49 that in most organizations social media is still seen a separate tool, instead of a supporting tool for the entire business Limitations and recommendations As every research, this research has its limitations. Due to a time constraint we were not able to monitor the social media strategy of Enschede for a longer period of time. Although the strategy was seen as a success, the long-term results have to verify if it really is successful or not. Another limitation is found in the cross-case analysis. The interviews were conducted by students from different groups, so the quality of the interviews can differ per case. Not every analysis had a transcript of the conducted interviews. Therefore the conclusions regarding the cross case analysis could be influenced by subjective statements and wrong interpretations of students. It is recommended that future research is carried out to validate if the SMSD 2.0 framework is an improvement or not, preferably with multiple longitudinal case studies Final conclusion Overall this research led to a successful social media strategy for the municipality of Enschede. Besides that, it also contributed to the field of social media strategies by revising the original SMSD framework. The revised SMSD 2.0 framework, is a small step forward in the young and vastly developing field of social media strategies. The SMSD 2.0 can be used as tool to develop a social media strategy for every kind of organization. Although not yet proven in practice, the SMSD 2.0 framework has great potential in the social media strategy field. The cross-case analysis showed that the familiarization of social media goals is the main challenge in getting your organization to a high maturity level. Some signs could indicate that social media is seen as a separate tool. To answer the research question, we can conclude that a municipality can develop an effective social media strategy by using the SMSD 2.0 framework. This approach is applicable for every organization, as shown by the cross-case analysis. 48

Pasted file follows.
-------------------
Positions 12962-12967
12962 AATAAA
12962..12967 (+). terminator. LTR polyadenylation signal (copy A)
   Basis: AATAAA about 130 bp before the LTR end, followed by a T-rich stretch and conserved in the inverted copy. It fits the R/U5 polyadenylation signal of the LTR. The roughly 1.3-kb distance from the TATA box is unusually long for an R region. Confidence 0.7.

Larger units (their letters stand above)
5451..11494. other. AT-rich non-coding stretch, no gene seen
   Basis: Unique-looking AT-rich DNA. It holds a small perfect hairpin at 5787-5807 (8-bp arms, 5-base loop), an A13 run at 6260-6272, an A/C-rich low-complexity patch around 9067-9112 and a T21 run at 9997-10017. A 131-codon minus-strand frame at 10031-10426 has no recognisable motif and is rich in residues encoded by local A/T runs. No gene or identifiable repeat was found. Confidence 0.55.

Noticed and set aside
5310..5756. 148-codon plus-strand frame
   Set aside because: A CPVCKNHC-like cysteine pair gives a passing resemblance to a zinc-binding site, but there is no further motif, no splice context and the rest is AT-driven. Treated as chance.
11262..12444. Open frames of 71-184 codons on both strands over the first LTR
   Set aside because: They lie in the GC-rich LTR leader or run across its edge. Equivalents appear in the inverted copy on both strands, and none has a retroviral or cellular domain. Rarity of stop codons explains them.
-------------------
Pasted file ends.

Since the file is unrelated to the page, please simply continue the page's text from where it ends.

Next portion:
50 9. References 9.1. Journals Aalbers (2004) motivatie voor deelname aan een open source software community Agostino, D., (2013) Using social media to engage citizens: A study of Italian municipalities Public Relations Review, 39 Beck. R., Oliver. R., (2004) Selecting key performance indicators for strategy PTQ, 1, pp Bertot, J.C., Jaeger, P.T., Grimes, J.M. (2010) Using ICTs to create a culture of transparency: E- government and social media as openness and anti-corruption tools for societies Government Information Quarterly, 27 (3), pp Bonsón, E., Torres, L., Royo, S., Flores, F. (2012) Local e-government 2.0: Social media and corporate transparency in municipalities Government Information Quarterly, 29 (2), pp Effing, (2012) Social media strategy design Gemeente Enschede, (2007) Toekomstvisie 2020 Ghali, P., (2011) Calculating your social media marketing return on investment: A how-to guide for new social media marketers White paper. Hanna R., Rohm, A., Crittenden, V.L. (2011) We re all connected: The power of the social media ecosystem Business Horizons, 54 (3), pp Kaplan, A.M., Haenlein, M., (2010) Users of the world, unite! The challenges and opportunities of Social Media, Business Horizons, 53 (1), pp Kemmis, S., McTaggart, R. (1988),The Action Research Planner, 3rd ed., Deakin University Press, Geelong, Victoria. Klang, M., & Nolin, J. (2011). Disciplining social media: An analysis of social media policies in 26 Swedish municipalities. First Monday, 16(8), Kietzmann, J.H., Hermkens, K., McCarthy, I.P., Silvestre, B.S. (2011) Social media? Get serious! Understanding the functional building blocks of social media Business Horizons, 54 (3), pp KPMG, (2012), Social media survey 2012 Landsbergen, D. Government as part of the revolution: Using social media to achieve public goals (2010) Proceedings of the European Conference on e-government, ECEG, pp Layne, K., Lee, J. (2001) Developing fully functional E-government: A four stage model Government Information Quarterly, 18 (2), pp Macintosh, A. (2006): eparticipation in policy-making: the research and the challenges. In: Exploiting the Knowledge Economy: Issues, Applications. Case Studies. IOS Press, Amsterdam Mergel, I. (2012) The social media innovation challenge in the public sector Information Polity, 17 (3-4), pp Mergel, I. and Bretschneider, S. I. (2013), A Three-Stage Adoption Process for Social Media Use in Government. Public Administration Review, 73, pp